Two breakthroughs have enabled efficient HSC transduction and the therapeutic expression of β-like globin transgenes in HSC-derived RBCs: (1) the development of HIV-1-derived lentiviral vectors and (2) the discovery of the LCR HSs capable of boosting β-like globin expression. The introduction of critical LCR HS enhancers into the vector and the optimization of the vector titer resulted in proof-of-concept studies in murine models of β-thalassemia and SCD. Subsequently, multiple laboratories have shown that LVs carrying the human β-or γ-globin gene under the control of the β-globin promoter and LCR elements are able to rescue murine and human β-thalassemic and SCD phenotypes.
In the early 2000s, two groups designed the first prototype LVs: TNS9 and HPV569 both contained large fragments of the human β-globin gene and LCR HSs. These vectors can correct disease features in transgenic mouse models of β-thalassemia and SCD, respectively. The HPV569 vector was used in the first human clinical trial approved worldwide for the gene therapy of TDT and SCD. After the LG001 clinical trial, the vector was further optimized: in the BB305 transfer vector, the 5' LTR promoter was replaced by the cytomegalovirus promoter (in order to boost viral production), and the cHS4 was removed. Three Phase I/II clinical trials with the BB305 vector were approved: HGB-204 in the USA, Australia, and Thailand (for TDT), HGB-205 in France (for both TDT and SCD), and HGB-206 in the USA (for SCD).
Figure 2. Lentiviral vector-based strategies for treating β-hemoglobinopathies. (Magrin E, et al. 2019)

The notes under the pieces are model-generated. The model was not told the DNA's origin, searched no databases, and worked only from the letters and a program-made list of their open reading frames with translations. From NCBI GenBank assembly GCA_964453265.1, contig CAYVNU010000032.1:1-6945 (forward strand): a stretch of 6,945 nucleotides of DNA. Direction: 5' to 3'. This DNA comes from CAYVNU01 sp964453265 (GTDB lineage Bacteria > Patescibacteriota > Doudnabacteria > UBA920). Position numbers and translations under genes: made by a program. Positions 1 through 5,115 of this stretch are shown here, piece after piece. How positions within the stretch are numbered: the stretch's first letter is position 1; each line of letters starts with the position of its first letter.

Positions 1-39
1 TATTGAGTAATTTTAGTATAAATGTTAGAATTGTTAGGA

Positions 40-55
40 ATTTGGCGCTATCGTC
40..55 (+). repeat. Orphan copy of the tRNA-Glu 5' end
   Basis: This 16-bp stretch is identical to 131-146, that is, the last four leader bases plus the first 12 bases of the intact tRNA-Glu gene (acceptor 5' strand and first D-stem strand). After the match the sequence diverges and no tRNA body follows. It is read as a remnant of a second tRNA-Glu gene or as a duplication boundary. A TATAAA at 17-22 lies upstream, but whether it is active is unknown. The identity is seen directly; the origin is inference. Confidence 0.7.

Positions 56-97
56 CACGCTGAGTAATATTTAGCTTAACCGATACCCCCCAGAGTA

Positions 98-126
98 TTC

In the USA, the other two Phase I/II protocols for SCD have been initiated. Malik used an LV encoding a modified γ-globin transgene to treat two βS/β0 patients after reduced-intensity conditioning. The early results appear to be encouraging and the safety profile is excellent. In the second clinical trial, the vector contained a β-globin gene with three antisickling mutations. However, no results have yet been reported. Although the comparison of different gene addition clinical trials is often difficult, the data as a whole strongly show that the optimized drug manufacturing process, cell dose, patient conditioning, and HSC source represent key requirements for obtaining clinical benefit in gene therapy for β-thalassemia and SCD.
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1. Magrin E, et al. Lentiviral and genome-editing strategies for the treatment of β-hemoglobinopathies. Blood, 2019, 134(15): 1203-1213.
2. Cavazzana M, et al. Gene therapy for β-hemoglobinopathies. Molecular Therapy, 2017, 25(5): 1142-1154.
3. Dong A C, Rivella S. Gene addition strategies for β-thalassemia and sickle cell anemia. Gene and Cell Therapies for Beta-Globinopathies. Springer, New York, NY, 2017: 155-176.
4. Sii-Felice K, et al. Hemoglobin disorders: lentiviral gene therapy in the starting blocks to enter clinical practice. Experimental hematology, 2018, 64: 12-32.